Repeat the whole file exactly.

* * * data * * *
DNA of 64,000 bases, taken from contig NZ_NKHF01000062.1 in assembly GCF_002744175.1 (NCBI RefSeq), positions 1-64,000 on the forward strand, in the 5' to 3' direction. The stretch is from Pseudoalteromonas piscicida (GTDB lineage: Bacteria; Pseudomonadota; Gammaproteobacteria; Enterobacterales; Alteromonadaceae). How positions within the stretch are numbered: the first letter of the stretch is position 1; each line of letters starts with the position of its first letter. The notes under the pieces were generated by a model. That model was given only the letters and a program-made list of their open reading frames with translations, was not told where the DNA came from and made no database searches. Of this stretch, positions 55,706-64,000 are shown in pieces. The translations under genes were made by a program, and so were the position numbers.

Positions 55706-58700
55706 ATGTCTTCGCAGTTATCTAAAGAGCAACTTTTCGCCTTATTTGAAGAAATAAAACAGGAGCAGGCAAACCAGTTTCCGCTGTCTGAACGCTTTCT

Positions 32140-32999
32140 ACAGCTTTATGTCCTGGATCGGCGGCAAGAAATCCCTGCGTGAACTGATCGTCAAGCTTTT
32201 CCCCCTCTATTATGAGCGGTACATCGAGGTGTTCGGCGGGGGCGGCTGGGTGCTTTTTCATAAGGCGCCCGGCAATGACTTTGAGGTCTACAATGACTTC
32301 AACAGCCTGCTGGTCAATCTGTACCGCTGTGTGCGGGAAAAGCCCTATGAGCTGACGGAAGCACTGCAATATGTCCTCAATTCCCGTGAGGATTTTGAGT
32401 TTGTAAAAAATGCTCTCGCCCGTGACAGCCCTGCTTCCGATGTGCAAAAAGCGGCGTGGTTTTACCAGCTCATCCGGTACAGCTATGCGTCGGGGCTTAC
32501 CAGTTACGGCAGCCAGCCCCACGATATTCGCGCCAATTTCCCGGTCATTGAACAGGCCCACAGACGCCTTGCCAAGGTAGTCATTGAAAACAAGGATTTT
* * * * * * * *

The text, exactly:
DNA of 64,000 bases, taken from contig NZ_NKHF01000062.1 in assembly GCF_002744175.1 (NCBI RefSeq), positions 1-64,000 on the forward strand, in the 5' to 3' direction. The stretch is from Pseudoalteromonas piscicida (GTDB lineage: Bacteria; Pseudomonadota; Gammaproteobacteria; Enterobacterales; Alteromonadaceae). How positions within the stretch are numbered: the first letter of the stretch is position 1; each line of letters starts with the position of its first letter. The notes under the pieces were generated by a model. That model was given only the letters and a program-made list of their open reading frames with translations, was not told where the DNA came from and made no database searches. Of this stretch, positions 55,706-64,000 are shown in pieces. The translations under genes were made by a program, and so were the position numbers.

Positions 55706-58700
55706 ATGTCTTCGCAGTTATCTAAAGAGCAACTTTTCGCCTTATTTGAAGAAATAAAACAGGAGCAGGCAAACCAGTTTCCGCTGTCTGAACGCTTTCT

Positions 32140-32999
32140 ACAGCTTTATGTCCTGGATCGGCGGCAAGAAATCCCTGCGTGAACTGATCGTCAAGCTTTT
32201 CCCCCTCTATTATGAGCGGTACATCGAGGTGTTCGGCGGGGGCGGCTGGGTGCTTTTTCATAAGGCGCCCGGCAATGACTTTGAGGTCTACAATGACTTC
32301 AACAGCCTGCTGGTCAATCTGTACCGCTGTGTGCGGGAAAAGCCCTATGAGCTGACGGAAGCACTGCAATATGTCCTCAATTCCCGTGAGGATTTTGAGT
32401 TTGTAAAAAATGCTCTCGCCCGTGACAGCCCTGCTTCCGATGTGCAAAAAGCGGCGTGGTTTTACCAGCTCATCCGGTACAGCTATGCGTCGGGGCTTAC
32501 CAGTTACGGCAGCCAGCCCCACGATATTCGCGCCAATTTCCCGGTCATTGAACAGGCCCACAGACGCCTTGCCAAGGTAGTCATTGAAAACAAGGATTTT